# Computer Science Exam Trees and Grpahs part 2

i know this is an exam and i cant get help but please ive been stuck for days at %67 here is the question

Complete the iterative bfs() (breadth-first search) function. This function takes in a graph, start_vert, and a target_val that it’s searching for, and should return the path if there is one. The graph is modeled using a Python dictionary. Within the dictionary, each key-value pair maps a vertex value to a set of that vertex’s connected vertex values as follows:
some_vertex_value: set([connected_value_1, connected_value_2, connected_value_3])

Most of the bfs() function has already been written, but you need to add in the iterative steps that occur if the current vertex’s neighbor hasn’t been visited.

## and here is my code

def bfs(graph, start_vert, target_val):
# Initialize the path with the starting vertex
path = [start_vert]
# Initialize the queue with the starting vertex and its path
bfs_queue = deque([[start_vert, path]])
visited = set() # Set to keep track of visited vertices

``````while bfs_queue:
# Dequeue the next vertex and path
current_vertex, path = bfs_queue.popleft()

# Skip if this vertex has already been visited
if current_vertex in visited:
continue

# Mark the vertex as visited

# Iterate over neighbors of the current vertex
for neighbor in graph[current_vertex]:
if neighbor not in visited:
# Create a new path by appending the neighbor to the existing path
new_path = path + [neighbor]
# Enqueue the neighbor and new path
bfs_queue.append([neighbor, new_path])

# Check if the neighbor is the target value
if neighbor == target_val:
return new_path

return None
``````

# Testing the function with a sample graph

the_most_dangerous_graph = {
‘lava’: {‘sharks’, ‘piranhas’},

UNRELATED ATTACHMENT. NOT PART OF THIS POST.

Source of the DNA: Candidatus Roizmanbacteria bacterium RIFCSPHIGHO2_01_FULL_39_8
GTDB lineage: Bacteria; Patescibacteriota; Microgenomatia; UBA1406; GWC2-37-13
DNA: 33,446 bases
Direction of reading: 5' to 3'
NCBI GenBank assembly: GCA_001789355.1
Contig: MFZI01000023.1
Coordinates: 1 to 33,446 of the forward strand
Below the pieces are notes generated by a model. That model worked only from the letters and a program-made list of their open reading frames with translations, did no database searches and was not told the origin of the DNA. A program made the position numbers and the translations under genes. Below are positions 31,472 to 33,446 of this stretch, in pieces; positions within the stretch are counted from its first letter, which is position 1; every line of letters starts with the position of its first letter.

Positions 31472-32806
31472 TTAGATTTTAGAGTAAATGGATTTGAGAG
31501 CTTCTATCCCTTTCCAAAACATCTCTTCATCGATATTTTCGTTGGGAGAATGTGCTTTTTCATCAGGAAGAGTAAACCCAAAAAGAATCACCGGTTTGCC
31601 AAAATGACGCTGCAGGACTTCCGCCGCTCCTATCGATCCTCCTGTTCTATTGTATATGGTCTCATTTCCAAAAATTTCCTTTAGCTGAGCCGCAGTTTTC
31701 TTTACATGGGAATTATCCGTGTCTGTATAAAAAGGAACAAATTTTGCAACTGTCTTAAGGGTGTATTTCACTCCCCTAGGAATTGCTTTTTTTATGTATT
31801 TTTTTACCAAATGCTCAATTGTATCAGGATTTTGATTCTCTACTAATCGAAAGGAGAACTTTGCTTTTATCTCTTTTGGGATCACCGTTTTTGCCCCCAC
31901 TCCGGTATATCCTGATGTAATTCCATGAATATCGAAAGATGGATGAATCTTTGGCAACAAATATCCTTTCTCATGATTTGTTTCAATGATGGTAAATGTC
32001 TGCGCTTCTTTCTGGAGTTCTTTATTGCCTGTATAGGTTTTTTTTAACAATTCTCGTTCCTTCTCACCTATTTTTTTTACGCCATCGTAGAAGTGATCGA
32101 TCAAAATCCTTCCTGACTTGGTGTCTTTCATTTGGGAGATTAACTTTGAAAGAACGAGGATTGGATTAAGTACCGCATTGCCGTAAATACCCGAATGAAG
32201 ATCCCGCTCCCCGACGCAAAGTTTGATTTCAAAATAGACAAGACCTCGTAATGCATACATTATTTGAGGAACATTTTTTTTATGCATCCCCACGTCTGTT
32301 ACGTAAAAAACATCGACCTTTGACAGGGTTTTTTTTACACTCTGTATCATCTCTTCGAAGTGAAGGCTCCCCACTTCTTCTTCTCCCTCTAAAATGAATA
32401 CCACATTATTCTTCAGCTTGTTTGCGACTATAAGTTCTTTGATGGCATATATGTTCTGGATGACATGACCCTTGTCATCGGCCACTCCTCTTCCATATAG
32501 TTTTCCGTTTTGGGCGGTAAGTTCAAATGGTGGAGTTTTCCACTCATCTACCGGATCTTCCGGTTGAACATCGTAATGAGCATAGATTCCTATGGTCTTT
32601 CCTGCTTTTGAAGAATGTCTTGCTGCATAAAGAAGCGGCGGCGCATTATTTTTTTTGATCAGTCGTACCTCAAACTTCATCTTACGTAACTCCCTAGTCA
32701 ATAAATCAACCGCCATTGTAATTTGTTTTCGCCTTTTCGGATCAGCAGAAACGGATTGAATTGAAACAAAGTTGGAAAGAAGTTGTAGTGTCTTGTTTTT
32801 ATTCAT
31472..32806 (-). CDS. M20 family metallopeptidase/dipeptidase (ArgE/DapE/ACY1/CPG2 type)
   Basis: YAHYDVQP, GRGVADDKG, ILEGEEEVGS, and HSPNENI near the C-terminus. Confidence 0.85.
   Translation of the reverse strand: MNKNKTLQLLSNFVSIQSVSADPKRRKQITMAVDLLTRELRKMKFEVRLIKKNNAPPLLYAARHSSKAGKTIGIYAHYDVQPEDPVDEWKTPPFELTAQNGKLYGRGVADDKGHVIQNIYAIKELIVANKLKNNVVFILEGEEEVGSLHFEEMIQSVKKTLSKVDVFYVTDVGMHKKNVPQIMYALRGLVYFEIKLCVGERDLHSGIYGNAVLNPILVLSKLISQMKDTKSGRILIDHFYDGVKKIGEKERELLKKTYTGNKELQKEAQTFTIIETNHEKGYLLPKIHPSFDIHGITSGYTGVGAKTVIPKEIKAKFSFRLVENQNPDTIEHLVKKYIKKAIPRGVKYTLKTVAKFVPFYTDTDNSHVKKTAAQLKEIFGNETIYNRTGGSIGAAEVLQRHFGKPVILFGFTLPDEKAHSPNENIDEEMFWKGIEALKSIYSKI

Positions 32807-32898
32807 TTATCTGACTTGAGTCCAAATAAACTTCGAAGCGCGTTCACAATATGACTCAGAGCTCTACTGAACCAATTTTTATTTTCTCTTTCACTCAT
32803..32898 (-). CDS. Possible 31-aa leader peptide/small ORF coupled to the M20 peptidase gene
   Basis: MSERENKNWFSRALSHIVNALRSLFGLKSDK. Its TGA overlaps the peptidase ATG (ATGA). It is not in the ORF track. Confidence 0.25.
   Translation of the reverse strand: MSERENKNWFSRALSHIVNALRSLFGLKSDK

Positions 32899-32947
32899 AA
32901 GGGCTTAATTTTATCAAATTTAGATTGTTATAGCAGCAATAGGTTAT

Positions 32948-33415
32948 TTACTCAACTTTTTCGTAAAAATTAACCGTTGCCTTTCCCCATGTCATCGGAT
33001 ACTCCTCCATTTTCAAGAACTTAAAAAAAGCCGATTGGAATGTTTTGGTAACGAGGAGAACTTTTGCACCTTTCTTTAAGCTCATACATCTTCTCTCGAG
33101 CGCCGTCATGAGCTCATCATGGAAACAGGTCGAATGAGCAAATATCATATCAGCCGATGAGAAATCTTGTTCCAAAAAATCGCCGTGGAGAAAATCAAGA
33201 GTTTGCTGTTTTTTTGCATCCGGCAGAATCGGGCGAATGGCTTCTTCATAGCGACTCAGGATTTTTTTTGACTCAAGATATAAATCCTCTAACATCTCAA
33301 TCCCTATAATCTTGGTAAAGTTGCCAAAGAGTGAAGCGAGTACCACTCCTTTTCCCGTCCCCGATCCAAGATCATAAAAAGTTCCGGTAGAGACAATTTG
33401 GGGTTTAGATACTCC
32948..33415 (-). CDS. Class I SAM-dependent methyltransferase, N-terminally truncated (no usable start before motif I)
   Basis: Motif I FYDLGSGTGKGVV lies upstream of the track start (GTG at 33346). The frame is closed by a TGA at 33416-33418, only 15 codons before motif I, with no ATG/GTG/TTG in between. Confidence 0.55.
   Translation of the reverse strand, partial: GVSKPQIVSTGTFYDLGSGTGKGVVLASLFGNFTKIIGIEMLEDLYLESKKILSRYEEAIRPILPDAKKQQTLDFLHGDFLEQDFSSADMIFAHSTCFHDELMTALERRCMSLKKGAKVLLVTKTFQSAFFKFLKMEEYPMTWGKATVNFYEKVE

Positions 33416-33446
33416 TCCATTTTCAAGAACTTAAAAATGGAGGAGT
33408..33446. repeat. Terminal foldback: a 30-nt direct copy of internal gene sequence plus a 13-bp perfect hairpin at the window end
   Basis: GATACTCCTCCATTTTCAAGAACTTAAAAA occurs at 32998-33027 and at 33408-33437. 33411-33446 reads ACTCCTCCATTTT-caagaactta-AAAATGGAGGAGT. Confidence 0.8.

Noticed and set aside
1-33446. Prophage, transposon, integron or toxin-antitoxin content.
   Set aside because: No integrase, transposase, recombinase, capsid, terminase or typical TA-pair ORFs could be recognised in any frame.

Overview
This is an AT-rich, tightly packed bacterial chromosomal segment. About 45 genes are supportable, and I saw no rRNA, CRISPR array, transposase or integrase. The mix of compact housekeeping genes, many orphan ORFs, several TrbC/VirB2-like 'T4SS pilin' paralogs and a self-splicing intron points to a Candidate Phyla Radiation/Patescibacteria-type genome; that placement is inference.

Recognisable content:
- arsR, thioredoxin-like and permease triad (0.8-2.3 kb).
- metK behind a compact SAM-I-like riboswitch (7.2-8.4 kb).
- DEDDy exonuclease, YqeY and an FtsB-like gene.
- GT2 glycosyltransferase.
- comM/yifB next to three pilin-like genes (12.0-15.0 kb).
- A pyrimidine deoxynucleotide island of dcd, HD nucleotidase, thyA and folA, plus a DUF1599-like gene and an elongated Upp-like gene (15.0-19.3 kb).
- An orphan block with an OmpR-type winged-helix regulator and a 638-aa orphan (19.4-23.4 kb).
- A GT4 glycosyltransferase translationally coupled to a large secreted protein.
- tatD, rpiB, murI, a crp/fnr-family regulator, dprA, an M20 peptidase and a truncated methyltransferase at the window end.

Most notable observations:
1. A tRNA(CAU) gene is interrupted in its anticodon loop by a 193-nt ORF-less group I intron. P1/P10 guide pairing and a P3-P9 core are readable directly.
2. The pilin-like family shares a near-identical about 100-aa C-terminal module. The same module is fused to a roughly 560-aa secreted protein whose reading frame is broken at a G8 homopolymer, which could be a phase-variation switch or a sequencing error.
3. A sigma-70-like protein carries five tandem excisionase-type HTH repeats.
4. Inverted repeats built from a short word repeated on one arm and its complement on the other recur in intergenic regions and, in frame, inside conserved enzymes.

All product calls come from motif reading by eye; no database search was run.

‘sharks’: {‘lava’, ‘bees’, ‘lasers’},
‘piranhas’: {‘lava’, ‘crocodiles’},
‘bees’: {‘sharks’},
‘lasers’: {‘sharks’, ‘crocodiles’},
‘crocodiles’: {‘piranhas’, ‘lasers’}
}

# Test the function

result = bfs(the_most_dangerous_graph, ‘piranhas’, ‘bees’)
if result:
print(“Path found:”, result)
else:

and i keep getting this error,

Did you add the `neighbor` to the `path` and return it if it’s equal to `target_val`?

ive contacted support, submitted it as a bug, am i beign an idiot or something. i know i cant get direct answer but PLEASE can someone push me in the right direction

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At every point in your code, given a particular input, you should be able to trace out what should happen, do this on paper first and then…

run this locally and use a debugger (like with the breakpoint() feature or vs code debugger, whatever you prefer). At every juncture affirm that what you think is happening is in fact happening.

As long as the program is doing what you want it to do that’s a big step. Finally, you have to keep in the back of your mind and re-read the problem to make sure that what you want to do is what you have to do.

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